By: Scott Gatlin
After a couple of years of picking up my own dry cleaning (shirts and pants), I recently picked up a dress for my wife. As I was walking to my truck in the parking lot, an elderly lady in a passing car rolled down her window and said, “Honey, you are dragging that dress through the puddles.” She was right, and the dress went back to the dry cleaners.
As I drove home, I realized why I had dragged the dress. I had become accustomed to carrying my dry cleaning to the truck at a certain height, and the dress was much longer than that height. Without knowing it, I had formed a habit that did not serve me well in all situations.
Almost immediately, the question came to my mind, "Am I doing the same thing with my practice and training with firearms?" Do we, with all good intentions, create habits on the practice range that are tactically unsound or even dangerous in a defensive scenario?
As warriors and responsible CCW-ers, we must constantly evaluate what we do during our practice and our training. If we allow ourselves to fall into “harmless” habits on the range, that is exactly how we will perform in a fight. Those habits could be the difference in winning and losing the fight when it matters.
There are at least three steps we can take on a continuing basis to get rid of our bad habits and replace them with sound techniques. The first thing we must do is to learn to do things the right way. Perhaps "the" right way should be "a" right way, but we must learn sound techniques and skills that will hold up under stress and that will work in the widest variety of circumstances possible. The best way to do this is to train under professional instructors. Take a class or two each year from competent teachers to continue to add quality tools to your toolbox.
The next step is to practice the skills we learn until they are programmed responses that we can do every time under the worst of conditions. The techniques learned in classes do not belong to you until you have practiced them over and over, and done so over a period of several weeks or months. Once mastered, practice must continue to keep those skills sharp and at hand. "Amateurs practice until they get it right. Professionals practice until they can't get it wrong."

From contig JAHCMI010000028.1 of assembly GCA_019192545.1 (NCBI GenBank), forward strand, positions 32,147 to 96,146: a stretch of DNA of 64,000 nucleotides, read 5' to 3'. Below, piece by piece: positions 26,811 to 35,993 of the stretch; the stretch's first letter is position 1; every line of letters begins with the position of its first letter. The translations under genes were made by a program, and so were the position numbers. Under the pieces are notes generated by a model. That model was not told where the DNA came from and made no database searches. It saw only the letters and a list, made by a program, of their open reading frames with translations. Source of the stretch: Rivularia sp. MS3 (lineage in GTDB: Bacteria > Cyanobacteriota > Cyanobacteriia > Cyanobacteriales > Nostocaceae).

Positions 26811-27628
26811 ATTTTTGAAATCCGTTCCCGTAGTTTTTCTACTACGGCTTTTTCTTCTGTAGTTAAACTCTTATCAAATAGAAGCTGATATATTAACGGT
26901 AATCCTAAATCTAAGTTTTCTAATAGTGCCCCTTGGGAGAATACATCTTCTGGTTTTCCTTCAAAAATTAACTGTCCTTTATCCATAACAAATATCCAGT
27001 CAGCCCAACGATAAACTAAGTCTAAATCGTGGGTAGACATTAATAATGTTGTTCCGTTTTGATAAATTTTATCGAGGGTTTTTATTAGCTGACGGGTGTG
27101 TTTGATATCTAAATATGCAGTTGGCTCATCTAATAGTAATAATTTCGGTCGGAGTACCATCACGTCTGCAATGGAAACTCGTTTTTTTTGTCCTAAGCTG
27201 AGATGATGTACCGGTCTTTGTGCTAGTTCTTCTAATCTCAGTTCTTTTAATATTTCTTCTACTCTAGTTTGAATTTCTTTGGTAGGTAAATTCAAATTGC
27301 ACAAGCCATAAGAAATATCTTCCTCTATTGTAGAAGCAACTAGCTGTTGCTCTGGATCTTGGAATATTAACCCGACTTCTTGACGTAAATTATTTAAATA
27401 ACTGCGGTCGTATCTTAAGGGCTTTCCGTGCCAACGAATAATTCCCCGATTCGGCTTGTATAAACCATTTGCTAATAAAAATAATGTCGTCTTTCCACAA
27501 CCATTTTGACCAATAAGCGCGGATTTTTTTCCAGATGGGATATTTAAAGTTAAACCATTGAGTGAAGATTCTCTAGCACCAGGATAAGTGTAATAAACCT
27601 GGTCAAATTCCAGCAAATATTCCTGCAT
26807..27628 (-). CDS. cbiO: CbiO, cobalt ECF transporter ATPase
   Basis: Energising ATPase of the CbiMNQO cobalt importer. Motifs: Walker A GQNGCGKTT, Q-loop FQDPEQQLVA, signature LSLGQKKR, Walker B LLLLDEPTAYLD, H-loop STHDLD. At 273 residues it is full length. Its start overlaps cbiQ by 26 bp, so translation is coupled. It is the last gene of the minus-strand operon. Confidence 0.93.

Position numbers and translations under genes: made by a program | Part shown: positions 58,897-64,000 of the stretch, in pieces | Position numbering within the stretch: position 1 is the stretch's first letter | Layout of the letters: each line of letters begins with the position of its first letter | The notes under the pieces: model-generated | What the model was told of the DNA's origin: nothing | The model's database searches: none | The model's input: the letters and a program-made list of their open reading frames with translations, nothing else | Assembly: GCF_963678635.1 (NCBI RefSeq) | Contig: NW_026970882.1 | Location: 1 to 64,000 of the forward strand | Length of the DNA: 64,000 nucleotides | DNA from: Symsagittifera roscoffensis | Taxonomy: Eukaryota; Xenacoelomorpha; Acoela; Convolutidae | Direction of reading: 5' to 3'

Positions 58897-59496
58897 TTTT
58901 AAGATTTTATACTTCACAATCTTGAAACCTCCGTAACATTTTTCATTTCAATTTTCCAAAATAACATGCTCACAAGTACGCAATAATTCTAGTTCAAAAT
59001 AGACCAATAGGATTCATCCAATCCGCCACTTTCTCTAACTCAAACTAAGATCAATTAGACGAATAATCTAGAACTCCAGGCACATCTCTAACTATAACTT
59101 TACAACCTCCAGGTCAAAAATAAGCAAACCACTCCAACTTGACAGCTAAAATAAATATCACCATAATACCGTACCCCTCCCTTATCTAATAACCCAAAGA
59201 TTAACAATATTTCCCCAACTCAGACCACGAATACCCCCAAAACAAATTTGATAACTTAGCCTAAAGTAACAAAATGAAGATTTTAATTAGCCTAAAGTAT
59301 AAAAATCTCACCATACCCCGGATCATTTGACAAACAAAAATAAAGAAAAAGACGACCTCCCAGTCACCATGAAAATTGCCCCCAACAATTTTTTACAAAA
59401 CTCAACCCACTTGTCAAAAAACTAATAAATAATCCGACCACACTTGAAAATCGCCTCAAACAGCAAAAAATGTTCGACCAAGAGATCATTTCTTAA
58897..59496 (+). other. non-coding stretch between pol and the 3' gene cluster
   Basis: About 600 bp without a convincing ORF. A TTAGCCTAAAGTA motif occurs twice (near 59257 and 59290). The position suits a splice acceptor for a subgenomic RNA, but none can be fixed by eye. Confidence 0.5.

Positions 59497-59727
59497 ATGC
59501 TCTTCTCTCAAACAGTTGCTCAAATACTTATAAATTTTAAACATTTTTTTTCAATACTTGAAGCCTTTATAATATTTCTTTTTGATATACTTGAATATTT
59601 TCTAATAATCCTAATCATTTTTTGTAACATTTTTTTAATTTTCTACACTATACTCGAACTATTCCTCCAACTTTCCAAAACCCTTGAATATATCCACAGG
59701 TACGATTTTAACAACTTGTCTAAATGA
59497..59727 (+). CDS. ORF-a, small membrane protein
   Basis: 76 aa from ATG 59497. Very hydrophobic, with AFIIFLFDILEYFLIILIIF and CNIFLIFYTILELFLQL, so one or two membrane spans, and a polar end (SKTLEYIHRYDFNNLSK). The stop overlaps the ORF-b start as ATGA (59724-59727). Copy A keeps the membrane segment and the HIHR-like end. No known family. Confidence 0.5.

Finally, we must constantly and honestly critique ourselves and have our training partners and/or instructors evaluate all aspects of our gun handling and self defense skills. It is after we think that we are well trained and ready to go that bad habits may surface. These will be difficult to self-diagnose, so rely on a training partner or instructor to watch you shoot, and make every repetition count. Practice does NOT make perfect – PERFECT practice makes perfect. When we allow ourselves to cut corners on the practice range, we are planting seeds for habits that we will carry into a fight, habits that may make the difference in success or failure.
The list of bad habits to avoid is endless, and that’s the wrong approach, anyway. The key is to consciously ingrain sound techniques that work under all conditions, and use them every time we shoot. That includes practice at the range, IDPA or other competitions, formal classes, and even dryfire practice at home.
By following the basic gun safety rules every time, we’ll never form the habit of sweeping people with the muzzle or having our finger on the trigger at the wrong time. By using proper follow through every time, we’ll cure the problem of looking over the gun at the target for our bullet holes. By doing a chamber check every time we put on a gun, we’ll never show up at a fight with a partial or empty magazine in the gun. Establish the habit of going armed every day, and you’ll never be caught in a lethal force confrontation without a gun. The point should be obvious – fill your arsenal with sound practices and the bad habits are much less likely to surface.
It boils down to our commitment to be the best we can be. If we allow ourselves to be lazy and less than perfect in practice, it will show. We’ll fight like we train. Do it right every time, every repetition must be perfect. One well-known instructor, Jeff Gonzales, says "Train With Integrity." I say the same thing, but a little differently – don’t drag your dry cleaning.